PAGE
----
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The engine, with rebuilt chassis and other improvements.

A rebuilt Beck Helene

by John Richards
Hillman, near Rockingham, Western Australia
Photos by the author

December, 2011

This is the story of my Beck Helene. I purchased it from a friend, James Gregg, who outbid me on eBay and then sold it on to me. It had a terribly warped frame, as you can see in the photo below, requiring an extensive rebuild. In rebuilding the engine, I made a number of changes from the original.

Helene, made in the early 1980s by Beck, of Kassel, Germany, has been featured before in these pages, along with their Anna, which I also own. Matador, designed by Beck as Bertha, was later produced in Britain after Beck went out of business.

Beck was one of the first companies to produce low cost, small scale, live-steam models of narrow-gauge engines. Helene was Beck's second locomotive. It was produced in 1980-81, following Anna by one year. It was an 0-6-2T, .

Beck's engines were simple in the extreme, which no doubt helped with their longevity. Helene's specifications closely follow Anna's.

As rebuilt, the engine has two, double acting, slide-valve cylinders controlled by slip eccentrics between the frames (the original engine had eccentrics on the outside). The new lubricator is in the cab, like that on most other model steam locomotives, and is accessed by unscrewing the top.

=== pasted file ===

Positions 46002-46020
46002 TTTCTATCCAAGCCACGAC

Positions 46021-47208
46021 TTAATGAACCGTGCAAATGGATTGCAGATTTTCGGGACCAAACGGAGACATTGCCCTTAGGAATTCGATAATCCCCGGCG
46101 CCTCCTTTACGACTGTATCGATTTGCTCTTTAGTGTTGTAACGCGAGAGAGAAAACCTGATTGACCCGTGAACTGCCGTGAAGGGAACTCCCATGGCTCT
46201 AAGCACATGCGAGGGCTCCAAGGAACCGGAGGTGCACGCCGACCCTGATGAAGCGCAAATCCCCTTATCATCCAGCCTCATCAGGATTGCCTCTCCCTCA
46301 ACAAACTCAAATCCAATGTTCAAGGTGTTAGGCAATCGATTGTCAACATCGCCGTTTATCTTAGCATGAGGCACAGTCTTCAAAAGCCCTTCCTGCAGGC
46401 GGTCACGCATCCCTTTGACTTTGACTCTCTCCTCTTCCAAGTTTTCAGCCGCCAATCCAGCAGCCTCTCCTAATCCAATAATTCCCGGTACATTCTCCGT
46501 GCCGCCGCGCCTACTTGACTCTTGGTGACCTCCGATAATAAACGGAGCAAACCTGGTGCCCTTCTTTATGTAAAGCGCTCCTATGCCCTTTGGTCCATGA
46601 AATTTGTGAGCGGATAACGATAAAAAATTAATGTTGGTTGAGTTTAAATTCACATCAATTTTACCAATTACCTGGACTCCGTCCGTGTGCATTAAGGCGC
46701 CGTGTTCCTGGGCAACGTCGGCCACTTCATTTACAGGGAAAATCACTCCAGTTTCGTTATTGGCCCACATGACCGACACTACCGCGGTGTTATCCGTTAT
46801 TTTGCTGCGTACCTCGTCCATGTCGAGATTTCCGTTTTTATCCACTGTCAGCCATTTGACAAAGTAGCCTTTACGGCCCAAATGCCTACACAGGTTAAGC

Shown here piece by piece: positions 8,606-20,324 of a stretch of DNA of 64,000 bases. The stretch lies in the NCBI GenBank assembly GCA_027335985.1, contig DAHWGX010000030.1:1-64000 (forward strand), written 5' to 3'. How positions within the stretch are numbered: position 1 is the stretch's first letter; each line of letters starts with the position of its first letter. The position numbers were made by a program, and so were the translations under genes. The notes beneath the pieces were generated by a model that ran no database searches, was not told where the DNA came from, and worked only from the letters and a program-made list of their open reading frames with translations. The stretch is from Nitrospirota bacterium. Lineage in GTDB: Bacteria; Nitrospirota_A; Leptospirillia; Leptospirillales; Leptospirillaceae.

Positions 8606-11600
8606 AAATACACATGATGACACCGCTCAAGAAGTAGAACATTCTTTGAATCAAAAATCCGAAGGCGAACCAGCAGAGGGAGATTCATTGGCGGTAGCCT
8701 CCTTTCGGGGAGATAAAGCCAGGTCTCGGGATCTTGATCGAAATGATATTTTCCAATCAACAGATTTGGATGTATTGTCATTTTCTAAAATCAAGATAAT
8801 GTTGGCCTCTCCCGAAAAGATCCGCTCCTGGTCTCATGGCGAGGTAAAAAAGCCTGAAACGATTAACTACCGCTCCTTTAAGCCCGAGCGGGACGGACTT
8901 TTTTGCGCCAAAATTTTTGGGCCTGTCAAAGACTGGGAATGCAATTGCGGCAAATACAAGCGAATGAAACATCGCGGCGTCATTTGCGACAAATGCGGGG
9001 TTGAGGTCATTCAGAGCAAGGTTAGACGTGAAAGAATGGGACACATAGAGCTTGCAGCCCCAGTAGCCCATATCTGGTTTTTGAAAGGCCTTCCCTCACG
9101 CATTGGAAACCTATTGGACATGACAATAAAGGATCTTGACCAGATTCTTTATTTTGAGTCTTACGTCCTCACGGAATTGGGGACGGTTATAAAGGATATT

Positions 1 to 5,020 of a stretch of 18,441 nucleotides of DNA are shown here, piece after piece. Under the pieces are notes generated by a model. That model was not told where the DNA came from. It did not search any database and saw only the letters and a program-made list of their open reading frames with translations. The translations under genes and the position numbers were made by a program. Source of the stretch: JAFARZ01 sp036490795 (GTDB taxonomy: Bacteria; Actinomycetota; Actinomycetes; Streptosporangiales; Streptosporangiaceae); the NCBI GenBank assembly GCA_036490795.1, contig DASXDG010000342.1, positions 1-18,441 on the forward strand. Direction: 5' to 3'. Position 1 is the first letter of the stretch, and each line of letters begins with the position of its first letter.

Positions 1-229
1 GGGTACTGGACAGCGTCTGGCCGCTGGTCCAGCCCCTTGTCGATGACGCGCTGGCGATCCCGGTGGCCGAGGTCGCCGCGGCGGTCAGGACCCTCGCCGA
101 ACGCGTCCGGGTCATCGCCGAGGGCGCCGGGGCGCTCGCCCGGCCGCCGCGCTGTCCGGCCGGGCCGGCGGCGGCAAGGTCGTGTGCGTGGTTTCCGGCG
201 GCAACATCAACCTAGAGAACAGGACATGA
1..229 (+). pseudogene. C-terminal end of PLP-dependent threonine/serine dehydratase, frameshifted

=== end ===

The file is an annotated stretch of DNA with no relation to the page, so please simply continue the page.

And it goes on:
A new water gauge is on the opposite side of the cab from the lubricator, and can be easily read. Butane is carried in a very large tank in the left side tank. The gas-control knob protrudes from the back of the cab.

Bodywork is straightforward, being comprised of sheet-metal shapes formed to suit. I remade parts in brass where they needed replacement.

The boiler is a single flue, gas-fired unit, with a jet in the cab that squirts gas across an intervening air space into the back of the burner. In rebuilding the engine, I changed this somewhat from the original model (see the photo below).

I tested the chassis both on air and steam, which you can see on the YouTube movie below.

When the rebuild was complete, I ran the engine for some time and am very pleased with its performance, both then and now.

For the test, I prepared the engine in the usual manner and lit it up. The fire caught right away and I had steam in 15 minutes from cold. I tied on a couple of Prado wooden coaches, which were a bit wobbly, to say the least. The engine performed just fine.

Here's a movie of the chassis being tested. If, for some reason, you can't see it, click here.

Builder Beck (Germany). Rebuilt by John Richards
Date completed 1980-81; rebuilt February 2011
Gauge 45 mm (gauge 1)
Scale 1:22.5
Boiler Single flue
Fittings Safety valve, pressure gauge, throttle, water gauge, blowdown, boiler re-filler
Fuel Butane
Blow-off pressure 50 psi
Cylinders Two, double acting, with piston valves
Reversing gear Slip eccentrics
Lubricator Displacement
Weight 10 pounds, 4 ounces
The engine as received. The frame is severely warped and many parts are missing.
The engine as rebuilt, with a new frame and LBSC-designed inside eccentrics.
The new reversing gear between the frames can be seen in this underneath view.
Steam is piped directly into the steam dome. On the original locomotive, the throttle was a knob on the dome.
The backhead, with the parts labeled.
The new burner.
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